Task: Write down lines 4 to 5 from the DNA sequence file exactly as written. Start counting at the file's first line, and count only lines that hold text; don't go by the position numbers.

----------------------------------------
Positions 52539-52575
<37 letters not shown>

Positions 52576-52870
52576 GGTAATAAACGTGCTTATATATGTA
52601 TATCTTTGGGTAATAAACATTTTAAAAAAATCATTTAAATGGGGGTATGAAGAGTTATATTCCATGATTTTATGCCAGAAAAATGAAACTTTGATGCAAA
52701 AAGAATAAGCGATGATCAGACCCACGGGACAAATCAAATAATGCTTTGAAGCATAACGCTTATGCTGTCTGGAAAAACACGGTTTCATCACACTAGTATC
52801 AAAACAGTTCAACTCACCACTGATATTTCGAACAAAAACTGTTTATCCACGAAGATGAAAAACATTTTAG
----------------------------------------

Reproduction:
52576 GGTAATAAACGTGCTTATATATGTA
52601 TATCTTTGGGTAATAAACATTTTAAAAAAATCATTTAAATGGGGGTATGAAGAGTTATATTCCATGATTTTATGCCAGAAAAATGAAACTTTGATGCAAA